The average age of the population is going up (mostly because people are living longer, but also because the "baby boom" generation was so much larger than the ones immediately before and after), but the total population is still increasing. This means that younger people are a smaller percentage of the total population, not that there are fewer young people.

In fact, I recently read in an article about college admissions that "Generation Y" is the largest group of teenagers ever and the next generation ("Z"?), who are now preteens, will be even bigger. The "aging population" may affect social security, pensions and health care but it shouldn't affect swimming.

Tom Ellison
November 16th, 2002, 12:24 AM
I was young once...

November 16th, 2002, 09:20 PM
I'll be 50 next month and be "young" again!


Thanks USMS!


November 16th, 2002, 10:29 PM
Much of the children increase in US population is thanks to immirgation. The average non-hispanic white is 40 years old in most places in the us but the average hispanic is around 25 years. So hispanics are more at the prime childbearing years. In case anyone has not notice there is absence of asian and hispanics at the top levels of swimming. In the case of some asians it might be the case of physical size and interest. There has been Michelle Kwan in figure skating but no recent swimminer of asian descent I can think of has made it at the top levels. Hispanics, on the other hand, it might have to do with economics. Upper middle class hispanics such as Pablo Morales made it to the olympics. But poorer hispanics with more of an indian background also tend to be shorter as well as lack money. Anyway, the US has a slightly higher birthrate among the native born and a high rate among some immirgrant groups compared to Europe By 2025, a lot of the kids will look like Pablo Morales in California rather than Ms N. Couglin, so getting more hispanics in the sport will help. Europeans have low birthrates except of course the immirgants in their countries too but witout high immirgantion the Europeans will eventually lose populaton probably by the middle of the 21st century. As for Europe I think swmming will suffer at the younger levels because of a lack young people. In the United States it depends upon how hispanics and asians and some blacks become involved with the sport at a higher level because the non-hispanic whites will make more and more of the older population and less of the younger as time goes by.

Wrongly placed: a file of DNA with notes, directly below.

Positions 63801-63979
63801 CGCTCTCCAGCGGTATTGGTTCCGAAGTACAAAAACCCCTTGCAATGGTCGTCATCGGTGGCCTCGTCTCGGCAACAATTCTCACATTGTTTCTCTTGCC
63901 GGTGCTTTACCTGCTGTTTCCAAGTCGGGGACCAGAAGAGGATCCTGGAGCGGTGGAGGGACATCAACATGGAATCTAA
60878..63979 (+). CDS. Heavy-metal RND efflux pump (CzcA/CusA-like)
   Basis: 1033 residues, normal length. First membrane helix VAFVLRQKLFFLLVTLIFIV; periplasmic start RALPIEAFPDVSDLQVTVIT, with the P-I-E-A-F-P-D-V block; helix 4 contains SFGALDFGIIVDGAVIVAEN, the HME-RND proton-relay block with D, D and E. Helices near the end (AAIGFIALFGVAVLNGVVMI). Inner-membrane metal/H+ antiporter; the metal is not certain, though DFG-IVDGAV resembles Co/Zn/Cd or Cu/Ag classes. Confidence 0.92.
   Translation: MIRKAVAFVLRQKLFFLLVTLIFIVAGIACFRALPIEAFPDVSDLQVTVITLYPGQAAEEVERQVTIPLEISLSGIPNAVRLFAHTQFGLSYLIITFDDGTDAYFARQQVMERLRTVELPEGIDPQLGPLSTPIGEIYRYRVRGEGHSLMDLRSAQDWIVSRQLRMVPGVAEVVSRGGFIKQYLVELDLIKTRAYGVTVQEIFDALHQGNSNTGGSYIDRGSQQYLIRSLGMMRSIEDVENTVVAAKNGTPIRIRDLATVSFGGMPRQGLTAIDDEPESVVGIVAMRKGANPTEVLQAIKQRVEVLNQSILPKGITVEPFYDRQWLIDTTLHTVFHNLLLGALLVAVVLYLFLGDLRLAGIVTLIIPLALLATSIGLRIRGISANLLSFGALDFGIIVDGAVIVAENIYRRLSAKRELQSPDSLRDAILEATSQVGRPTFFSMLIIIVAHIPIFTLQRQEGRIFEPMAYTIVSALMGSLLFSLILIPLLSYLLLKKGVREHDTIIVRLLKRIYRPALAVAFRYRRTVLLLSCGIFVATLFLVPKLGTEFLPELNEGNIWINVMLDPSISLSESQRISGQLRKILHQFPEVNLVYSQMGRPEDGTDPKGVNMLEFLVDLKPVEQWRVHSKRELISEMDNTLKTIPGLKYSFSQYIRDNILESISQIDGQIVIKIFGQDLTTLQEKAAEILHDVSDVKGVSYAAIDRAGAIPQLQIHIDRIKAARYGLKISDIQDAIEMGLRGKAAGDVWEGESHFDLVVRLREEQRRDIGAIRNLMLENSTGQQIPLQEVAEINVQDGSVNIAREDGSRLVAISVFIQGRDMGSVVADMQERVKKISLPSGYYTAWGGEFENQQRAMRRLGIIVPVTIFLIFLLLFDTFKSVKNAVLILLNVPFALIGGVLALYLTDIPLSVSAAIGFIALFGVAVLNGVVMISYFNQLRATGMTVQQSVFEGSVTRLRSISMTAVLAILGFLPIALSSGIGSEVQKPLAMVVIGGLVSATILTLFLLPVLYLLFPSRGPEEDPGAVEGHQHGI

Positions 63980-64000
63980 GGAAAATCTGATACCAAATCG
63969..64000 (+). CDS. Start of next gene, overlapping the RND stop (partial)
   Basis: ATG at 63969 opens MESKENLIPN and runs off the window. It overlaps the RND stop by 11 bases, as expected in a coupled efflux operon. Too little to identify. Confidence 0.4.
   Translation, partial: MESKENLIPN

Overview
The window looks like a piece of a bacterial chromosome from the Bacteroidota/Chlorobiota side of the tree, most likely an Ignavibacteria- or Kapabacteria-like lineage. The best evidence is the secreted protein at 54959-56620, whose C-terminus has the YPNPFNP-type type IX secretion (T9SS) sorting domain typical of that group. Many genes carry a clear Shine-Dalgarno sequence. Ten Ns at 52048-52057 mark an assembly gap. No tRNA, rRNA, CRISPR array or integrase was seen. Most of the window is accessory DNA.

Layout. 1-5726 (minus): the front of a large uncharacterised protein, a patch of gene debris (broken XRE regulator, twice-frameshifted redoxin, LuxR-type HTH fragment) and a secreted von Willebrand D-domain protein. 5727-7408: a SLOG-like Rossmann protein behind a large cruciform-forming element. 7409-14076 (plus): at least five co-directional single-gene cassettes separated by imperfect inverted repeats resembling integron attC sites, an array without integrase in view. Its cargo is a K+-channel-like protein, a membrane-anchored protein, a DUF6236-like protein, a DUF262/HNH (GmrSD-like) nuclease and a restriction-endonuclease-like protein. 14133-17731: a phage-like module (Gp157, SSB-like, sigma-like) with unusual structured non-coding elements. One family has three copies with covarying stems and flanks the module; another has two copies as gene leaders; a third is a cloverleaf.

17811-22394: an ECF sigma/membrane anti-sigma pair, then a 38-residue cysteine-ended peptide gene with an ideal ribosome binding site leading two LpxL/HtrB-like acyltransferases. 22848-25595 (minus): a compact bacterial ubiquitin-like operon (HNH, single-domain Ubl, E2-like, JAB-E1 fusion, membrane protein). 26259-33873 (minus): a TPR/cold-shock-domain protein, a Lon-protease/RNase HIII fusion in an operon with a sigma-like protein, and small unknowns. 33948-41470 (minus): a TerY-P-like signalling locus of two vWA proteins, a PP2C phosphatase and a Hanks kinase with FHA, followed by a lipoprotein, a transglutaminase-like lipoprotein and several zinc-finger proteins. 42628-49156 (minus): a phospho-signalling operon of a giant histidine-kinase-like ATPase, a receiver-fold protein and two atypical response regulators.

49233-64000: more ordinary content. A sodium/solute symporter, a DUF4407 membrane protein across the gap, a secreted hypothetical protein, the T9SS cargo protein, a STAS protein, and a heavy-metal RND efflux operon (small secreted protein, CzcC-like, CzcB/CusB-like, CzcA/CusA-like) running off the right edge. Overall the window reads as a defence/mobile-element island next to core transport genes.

November 18th, 2002, 11:41 AM
Oh great, here I am thinking I was an average swimmer and now I find out that I am below average (white male, but not yet 40).

Averages are one thing - actual numbers are different, and when looking at your talent pool I would say its actual numbers to recruit from that will make the diference not averages. If an area kept its birthrate constant but the areas life expectancy continued to increase, they would still have the same number of young the diference would be the increase in the number of older which would cause the average age to rise, the only actual change in numbers would be that of the 50, 60, 70, 80, 90, 100+ age groups (depending on where you started with your life expectancy) not the number of younger age group. As for age affecting performance if you looked at the average age of the 2000 US Olympic swim team it would probably be higher than that of the say 1996. (If true) that would be because the number of swimmers stayed constant (roughly) but were older than those in 1996, yet we still had a pretty impressive showing.